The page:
- Police Beat
- The Forecaster
FALMOUTH — With members of the business community watching, town councilors last week sought middle ground on a proposed building footprint ordinance for the district along Route 1.
Councilors in a workshop agreed that 50,000 square feet is an adequate limit for new construction, but had more discussion about the reconfiguration of existing nonconforming tenant spaces.
Attorney Mary Costigan presented a proposal to the council that would allow existing nonconforming tenant spaces to be “squared off” to 80,000 square feet. Councilor Sean Mahoney presented his own proposal, which would give existing nonconforming tenants the flexibility to move up to 60,000 square feet.
Most of the councilors said they felt Costigan’s suggestion was too liberal. They ultimately agreed that Mahoney’s proposal is a more viable option.
“I could go with the 60,000 square feet because that is 10,000 more rental space, which gives this particular developer more space,” Councilor Tony Payne said. “I’m comfortable with Sean’s proposal, and its not a decision that’s new and needs to be vetted even more than in a couple of minutes when we make a decision.”
Councilor Bonny Rodden, who has been a stalwart proponent of small footprints since the council began its discussions, also backed the Mahoney proposal, adding that the only existing nonconforming space that would fit this is the old Shaw’s building at 52,000 square feet.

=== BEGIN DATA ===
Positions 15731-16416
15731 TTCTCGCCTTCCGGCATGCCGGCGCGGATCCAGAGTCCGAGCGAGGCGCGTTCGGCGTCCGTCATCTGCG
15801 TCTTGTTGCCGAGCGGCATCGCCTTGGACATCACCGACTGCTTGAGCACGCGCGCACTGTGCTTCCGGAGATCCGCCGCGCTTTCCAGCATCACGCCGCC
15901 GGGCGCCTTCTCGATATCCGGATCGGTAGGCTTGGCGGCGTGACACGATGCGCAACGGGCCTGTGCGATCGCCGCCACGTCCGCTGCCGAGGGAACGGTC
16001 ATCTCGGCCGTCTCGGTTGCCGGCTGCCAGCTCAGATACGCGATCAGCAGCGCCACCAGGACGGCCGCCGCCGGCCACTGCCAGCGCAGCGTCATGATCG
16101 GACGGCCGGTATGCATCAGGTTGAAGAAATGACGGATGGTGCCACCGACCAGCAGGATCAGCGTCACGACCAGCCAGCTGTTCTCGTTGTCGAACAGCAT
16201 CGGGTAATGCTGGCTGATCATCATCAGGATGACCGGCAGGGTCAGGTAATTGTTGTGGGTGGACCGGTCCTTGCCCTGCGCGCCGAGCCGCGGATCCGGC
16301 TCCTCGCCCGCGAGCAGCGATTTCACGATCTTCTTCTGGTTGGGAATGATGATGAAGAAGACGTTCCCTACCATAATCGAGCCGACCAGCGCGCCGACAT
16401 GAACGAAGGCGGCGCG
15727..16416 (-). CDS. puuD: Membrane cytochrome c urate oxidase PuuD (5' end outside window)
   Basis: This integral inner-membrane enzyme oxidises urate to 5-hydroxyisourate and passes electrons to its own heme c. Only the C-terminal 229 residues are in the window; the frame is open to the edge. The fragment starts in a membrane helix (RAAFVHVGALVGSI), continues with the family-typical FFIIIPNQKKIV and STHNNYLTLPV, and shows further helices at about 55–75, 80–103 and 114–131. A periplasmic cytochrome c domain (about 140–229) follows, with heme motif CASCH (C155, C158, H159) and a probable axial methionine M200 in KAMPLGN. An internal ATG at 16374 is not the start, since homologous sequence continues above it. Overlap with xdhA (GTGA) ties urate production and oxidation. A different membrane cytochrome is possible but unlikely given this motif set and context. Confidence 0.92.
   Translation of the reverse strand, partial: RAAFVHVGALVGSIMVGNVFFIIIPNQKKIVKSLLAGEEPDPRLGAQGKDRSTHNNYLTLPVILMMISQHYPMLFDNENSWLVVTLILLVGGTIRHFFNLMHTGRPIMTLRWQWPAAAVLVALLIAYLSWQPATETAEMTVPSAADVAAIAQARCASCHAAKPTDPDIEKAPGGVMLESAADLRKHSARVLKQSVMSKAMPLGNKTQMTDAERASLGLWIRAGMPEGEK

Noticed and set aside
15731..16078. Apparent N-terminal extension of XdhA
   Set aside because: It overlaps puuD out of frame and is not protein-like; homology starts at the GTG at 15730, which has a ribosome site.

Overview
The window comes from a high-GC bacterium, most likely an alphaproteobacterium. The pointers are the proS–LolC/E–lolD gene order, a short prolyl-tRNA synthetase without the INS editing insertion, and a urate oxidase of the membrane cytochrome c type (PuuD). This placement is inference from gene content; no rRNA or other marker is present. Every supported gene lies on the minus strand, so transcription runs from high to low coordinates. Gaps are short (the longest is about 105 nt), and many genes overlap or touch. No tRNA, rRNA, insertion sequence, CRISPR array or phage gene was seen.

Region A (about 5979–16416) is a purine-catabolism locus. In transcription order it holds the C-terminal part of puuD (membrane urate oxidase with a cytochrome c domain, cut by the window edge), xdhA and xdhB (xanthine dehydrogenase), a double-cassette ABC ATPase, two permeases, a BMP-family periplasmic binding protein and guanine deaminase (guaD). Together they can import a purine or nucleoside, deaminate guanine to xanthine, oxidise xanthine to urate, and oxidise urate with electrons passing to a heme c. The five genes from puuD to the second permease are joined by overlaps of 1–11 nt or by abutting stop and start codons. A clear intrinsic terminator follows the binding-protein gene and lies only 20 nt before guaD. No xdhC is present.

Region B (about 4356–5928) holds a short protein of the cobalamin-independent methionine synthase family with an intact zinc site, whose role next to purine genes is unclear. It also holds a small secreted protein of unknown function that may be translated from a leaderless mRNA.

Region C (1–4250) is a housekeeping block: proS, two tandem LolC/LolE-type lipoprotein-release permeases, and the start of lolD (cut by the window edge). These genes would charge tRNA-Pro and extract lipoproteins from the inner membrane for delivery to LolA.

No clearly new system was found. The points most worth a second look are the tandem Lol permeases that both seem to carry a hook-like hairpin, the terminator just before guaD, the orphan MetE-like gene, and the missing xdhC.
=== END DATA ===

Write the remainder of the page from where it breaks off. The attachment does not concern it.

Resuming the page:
“For 8,000 square feet, I can go along with it,” she said.
Discussion also centered on working with smaller committees as the process of re-envisioning Route 1 moves forward, an idea brought to the council in an open letter written by attorney Jonathan Berry.
In the letter, Berry asserted that councilors have not been open to discussion throughout the process of creating the footprint limit and that as work on the Route 1 area continues, there should be more communication.
“I think it is a very good idea to meet with a group that is interested in anything the council is working on,” Town Manager Nathan Poore advised.
He added that this committee, which would include business community members, councilors, town staff and other interested parties, should work to create a road map for the continuation of work on the Route 1 business district.
“I think the end result (should be) trying to get to the pivotal policy decision on these things so that we’re not brainstorming at committee and council level meetings,” Poore said. “We have a lot of talented staff and a lot of talented people in the business community. With some council interaction at a lighter level, asking the right questions, then we can make it ripe for some policy discussion.”
The group, members of which were not determined at the meeting, will begin meeting soon and present options for Route 1 improvements to the council at its meetings in early January.
The council will vote on the proposed footprint amendment at its meeting on Monday, Nov. 26.